• Strengthen support and collaboration to develop a network of ogranisations that actively advocate for and implement open development;
  • Create and use clear feedback mechanisms of engagement in identifying and addressing citizens needs;
  • Facilitate community and or citizen documentation of evidence on what works (or not);
  • Facilitate partnerships with development partners and government;
  • Encourage the development of technologies and applications that innovatively engage citizens and promote community participation in governance and account ability;
  • Participate actively in positively influencing uptake of open data and open development policy and governance issues at national, regional and international level.

(d) The private sector, think-tanks and academia in Uganda to:

  • Encourage research and innovation creating applications that can promote Open development in Uganda through innovative applications; Create partnerships and collaborations in developing open data platforms;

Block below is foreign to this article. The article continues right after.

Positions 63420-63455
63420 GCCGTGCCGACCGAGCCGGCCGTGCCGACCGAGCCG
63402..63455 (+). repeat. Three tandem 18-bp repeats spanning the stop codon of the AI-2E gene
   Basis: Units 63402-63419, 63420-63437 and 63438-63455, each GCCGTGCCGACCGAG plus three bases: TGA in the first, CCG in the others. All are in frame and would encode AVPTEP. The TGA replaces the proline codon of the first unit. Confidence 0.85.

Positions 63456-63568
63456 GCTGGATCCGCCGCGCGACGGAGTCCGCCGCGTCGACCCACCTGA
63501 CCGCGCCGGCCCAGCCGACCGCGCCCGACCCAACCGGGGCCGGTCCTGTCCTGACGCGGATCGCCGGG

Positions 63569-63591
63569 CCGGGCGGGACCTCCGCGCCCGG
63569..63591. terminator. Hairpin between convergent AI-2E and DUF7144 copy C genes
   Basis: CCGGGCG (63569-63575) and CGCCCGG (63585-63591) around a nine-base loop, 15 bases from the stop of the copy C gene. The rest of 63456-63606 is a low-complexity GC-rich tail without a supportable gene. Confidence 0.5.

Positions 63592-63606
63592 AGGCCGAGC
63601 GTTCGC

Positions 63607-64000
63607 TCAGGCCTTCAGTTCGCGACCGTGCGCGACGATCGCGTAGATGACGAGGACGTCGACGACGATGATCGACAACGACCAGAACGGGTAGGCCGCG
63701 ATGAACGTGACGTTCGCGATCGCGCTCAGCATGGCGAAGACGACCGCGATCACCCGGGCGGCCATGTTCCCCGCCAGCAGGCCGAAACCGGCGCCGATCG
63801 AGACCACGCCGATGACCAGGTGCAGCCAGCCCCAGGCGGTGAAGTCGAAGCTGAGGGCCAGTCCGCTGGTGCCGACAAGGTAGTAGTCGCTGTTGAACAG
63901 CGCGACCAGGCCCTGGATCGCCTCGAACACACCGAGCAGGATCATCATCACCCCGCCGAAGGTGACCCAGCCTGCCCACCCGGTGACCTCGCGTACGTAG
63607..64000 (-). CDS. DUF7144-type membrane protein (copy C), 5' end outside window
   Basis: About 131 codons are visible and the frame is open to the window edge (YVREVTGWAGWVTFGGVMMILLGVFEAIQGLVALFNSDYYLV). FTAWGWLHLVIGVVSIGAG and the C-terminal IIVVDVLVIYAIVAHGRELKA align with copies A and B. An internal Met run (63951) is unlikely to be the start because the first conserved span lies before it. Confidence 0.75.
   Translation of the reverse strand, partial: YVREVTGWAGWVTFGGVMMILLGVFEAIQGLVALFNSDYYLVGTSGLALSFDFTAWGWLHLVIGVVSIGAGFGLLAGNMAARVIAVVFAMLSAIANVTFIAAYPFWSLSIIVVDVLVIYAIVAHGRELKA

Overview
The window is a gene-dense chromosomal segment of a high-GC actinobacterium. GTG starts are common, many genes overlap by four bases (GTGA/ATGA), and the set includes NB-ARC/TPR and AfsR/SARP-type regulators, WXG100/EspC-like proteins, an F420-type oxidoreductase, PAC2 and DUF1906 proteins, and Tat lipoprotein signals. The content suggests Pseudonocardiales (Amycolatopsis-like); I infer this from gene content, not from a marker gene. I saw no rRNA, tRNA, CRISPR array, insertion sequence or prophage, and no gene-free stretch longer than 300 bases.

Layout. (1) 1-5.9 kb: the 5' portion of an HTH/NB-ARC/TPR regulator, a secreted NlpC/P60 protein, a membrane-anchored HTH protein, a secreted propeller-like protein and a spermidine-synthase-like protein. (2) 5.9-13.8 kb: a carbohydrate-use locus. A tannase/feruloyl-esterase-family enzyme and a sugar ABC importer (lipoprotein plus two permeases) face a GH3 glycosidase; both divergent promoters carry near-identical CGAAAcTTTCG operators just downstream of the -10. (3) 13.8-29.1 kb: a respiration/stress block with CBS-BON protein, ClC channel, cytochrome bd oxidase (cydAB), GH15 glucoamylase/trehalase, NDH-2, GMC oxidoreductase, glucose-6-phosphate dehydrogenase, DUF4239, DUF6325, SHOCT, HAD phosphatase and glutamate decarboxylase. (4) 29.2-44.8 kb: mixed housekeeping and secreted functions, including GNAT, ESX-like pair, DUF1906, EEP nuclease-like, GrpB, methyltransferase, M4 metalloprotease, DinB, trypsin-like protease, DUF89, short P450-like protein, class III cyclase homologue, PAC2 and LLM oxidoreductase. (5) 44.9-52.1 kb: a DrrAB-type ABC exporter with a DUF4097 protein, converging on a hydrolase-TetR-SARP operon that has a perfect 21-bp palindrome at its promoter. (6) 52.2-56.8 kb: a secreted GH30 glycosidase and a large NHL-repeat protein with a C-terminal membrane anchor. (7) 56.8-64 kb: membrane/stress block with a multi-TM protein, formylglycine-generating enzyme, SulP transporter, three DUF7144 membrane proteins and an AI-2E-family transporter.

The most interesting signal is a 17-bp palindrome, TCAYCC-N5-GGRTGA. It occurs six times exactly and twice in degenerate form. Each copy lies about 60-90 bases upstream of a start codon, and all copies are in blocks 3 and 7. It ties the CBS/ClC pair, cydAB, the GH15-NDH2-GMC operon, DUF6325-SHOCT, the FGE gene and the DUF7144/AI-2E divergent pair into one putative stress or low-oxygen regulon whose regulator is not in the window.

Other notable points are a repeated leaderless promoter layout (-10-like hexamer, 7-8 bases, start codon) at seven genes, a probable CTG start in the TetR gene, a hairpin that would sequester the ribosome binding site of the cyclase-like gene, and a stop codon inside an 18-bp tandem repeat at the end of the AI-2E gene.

• Invest in the process of developing open development and open data processes;
  • Contribute to analysis of primary data for ease of access to citizens; and
  • Explore opportunities for making communication products accessible and at reason able cost to users, in particular communities.

In the spirit of the international right to know day, and in support of the above
proclamations, therefore, partners:

  1. Agreed to collaborate in an Open Development Initiative that brings together stake holders in data access, analysis, and use, as well as developers of applications;
  2. Reiterated the need for a multi stakeholder approach to open development building on previous and current experiences and expertise, to minimize duplicating efforts, promote effective resource utilization, and enhance coordinated partnerships; and
  3. Recognized that openness at the national, regional and global levels is essential for development, democratisation and empowerment.

For further information, Contact 
1. Beatrice Mugambe – Development Research and Training (DRT) 
[email protected] 
2. Richard Ssewakiryanga – Uganda National NGO Forum 
[email protected] 
3. Lillian Nalwoga – CIPESA [email protected] 
4. Charles Lwanga-Ntale – Development Initiatives: 
[email protected] 
Read the full statement here.